They Want to Take Your Place
I was happy to finally hear some loud echoes of what I have been reading from Simon and co. on the HBO website regarding the thematic mortar of the season: corner boys versus stoop boys. Colvin’s speaking on the concept of corralling the corner boys together to try and reach them away from the kids who care more about school was almost cornily reminiscent of his explications and defenses of hamsterdam. But in the end that’s fine, because it is through Bunny that we are going to learn a lot, I think, about how corner boys become bona fide gangsters. If this is a prequel to the first three seasons and to the Barksdale crew, then we are witnessing not the utter dissolution of some and the salvation of others, but rather the formulation of morality in facing the game. It’s certainly interesting too that it should be Bunny who gets to take a good hard look at the genesis of the game’s players, as he seems a fine mix of hopeful and faithless as any stand-in for ourselves, and his experience makes his dialogues a real joy. It will be nice to hear him speaking with the corner boys once they get them all in a room together.
As Shoals pointed out, Randy’s innocence/childishness, willful or not, is what brands him, at least for the moment, as exceptional. I think that each of the children will continue to emerge as exceptional in their own ways. I did think it was interesting how unhappy he was to stand lookout for some kids having a tryst in the bathroom, so eager was he to get to his sixth graders. Also, though of course whatever those kids were doing in the bathroom, they were too young for it, the looks of complete boredom and malaise when they all walked out were pretty hilarious.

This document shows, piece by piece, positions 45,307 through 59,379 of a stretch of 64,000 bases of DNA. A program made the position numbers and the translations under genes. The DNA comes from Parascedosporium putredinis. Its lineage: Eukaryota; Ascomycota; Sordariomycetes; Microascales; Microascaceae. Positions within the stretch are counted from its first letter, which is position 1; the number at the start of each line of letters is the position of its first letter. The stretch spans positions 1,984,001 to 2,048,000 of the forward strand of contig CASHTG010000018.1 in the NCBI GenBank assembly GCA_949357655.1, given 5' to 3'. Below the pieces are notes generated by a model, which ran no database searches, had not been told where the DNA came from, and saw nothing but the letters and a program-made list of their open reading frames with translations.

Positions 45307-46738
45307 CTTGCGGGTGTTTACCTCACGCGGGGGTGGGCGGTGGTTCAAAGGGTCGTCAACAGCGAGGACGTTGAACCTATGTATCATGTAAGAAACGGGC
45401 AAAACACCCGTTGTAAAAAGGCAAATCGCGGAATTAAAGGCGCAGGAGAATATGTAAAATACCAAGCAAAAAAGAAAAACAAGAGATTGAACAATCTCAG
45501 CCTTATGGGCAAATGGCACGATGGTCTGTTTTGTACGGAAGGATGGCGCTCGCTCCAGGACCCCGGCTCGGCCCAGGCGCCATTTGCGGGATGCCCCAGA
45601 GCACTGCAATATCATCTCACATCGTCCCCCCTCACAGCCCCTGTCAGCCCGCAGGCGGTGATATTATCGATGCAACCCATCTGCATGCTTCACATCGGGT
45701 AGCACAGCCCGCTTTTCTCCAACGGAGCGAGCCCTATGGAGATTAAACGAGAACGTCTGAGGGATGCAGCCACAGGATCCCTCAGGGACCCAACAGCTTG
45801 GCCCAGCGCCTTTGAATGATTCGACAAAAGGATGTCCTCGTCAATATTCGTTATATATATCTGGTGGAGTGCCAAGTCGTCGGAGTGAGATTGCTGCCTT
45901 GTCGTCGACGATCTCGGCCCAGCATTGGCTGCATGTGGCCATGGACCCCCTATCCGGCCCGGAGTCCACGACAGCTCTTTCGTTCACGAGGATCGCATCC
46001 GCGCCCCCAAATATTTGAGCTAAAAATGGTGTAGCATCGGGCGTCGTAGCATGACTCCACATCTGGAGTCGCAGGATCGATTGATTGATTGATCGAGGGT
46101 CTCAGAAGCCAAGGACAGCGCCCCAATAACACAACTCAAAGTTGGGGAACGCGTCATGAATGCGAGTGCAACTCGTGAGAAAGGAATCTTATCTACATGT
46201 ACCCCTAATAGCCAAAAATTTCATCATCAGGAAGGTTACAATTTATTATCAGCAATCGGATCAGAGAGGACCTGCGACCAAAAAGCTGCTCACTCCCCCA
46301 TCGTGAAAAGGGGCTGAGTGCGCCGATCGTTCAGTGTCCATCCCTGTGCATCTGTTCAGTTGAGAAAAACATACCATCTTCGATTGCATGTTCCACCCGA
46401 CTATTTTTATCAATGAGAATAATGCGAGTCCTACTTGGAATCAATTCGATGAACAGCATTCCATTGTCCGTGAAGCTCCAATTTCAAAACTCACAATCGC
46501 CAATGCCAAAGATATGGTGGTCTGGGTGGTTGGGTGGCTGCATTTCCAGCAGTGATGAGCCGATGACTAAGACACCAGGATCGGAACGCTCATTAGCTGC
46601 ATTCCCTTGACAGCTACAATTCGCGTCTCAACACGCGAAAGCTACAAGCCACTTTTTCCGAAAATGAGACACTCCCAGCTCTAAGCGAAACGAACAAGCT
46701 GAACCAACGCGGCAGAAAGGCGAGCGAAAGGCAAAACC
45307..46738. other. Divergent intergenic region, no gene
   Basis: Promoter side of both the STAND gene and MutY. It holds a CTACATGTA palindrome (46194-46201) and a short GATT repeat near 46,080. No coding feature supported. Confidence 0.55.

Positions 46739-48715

I was tickled this episode by Lester Freamon’s comic relief in the form of his flatfoot searches of the city morgue, the woods, and even the sewers for Lex’s body, as though his hard boiled detective skills were some kind of Rip Van Winkle-ism he has yet to wake from. It only stayed on the entertaining side of silly for me due to Wee-Bey’s subsequent corroboration of the woods as a nice place to dump a body.
Bey’s little speech to Namond bears a second look simply because of how it shows a little hiccup of pure exposition on the part of the writers. Bey lectures Namond on the codes of yesteryear (meaning last year, basically, or any time during the Barksdale years), and laments the chaotic and honor-less dealings of Marlo. It’s not hard to see him echoing everything about the show, in terms of seeing Marlo’s operation in contrast to the Barksdale group. Things may not have been upstanding and good for the community back then, but the following of rules benefitted everyone, rather than the privileged few (think of the corner shop owner’s unexpected and bloody hassle just to help out his boss). I would be happy if Bey could continue to play Greek chorus for the remainder of the series, highlighting things in his scratchy baritone and laying out the morality of the game from one who knows because he has no morality to speak of (aside from faith for his fish, his wife and educating his child on a life in crime).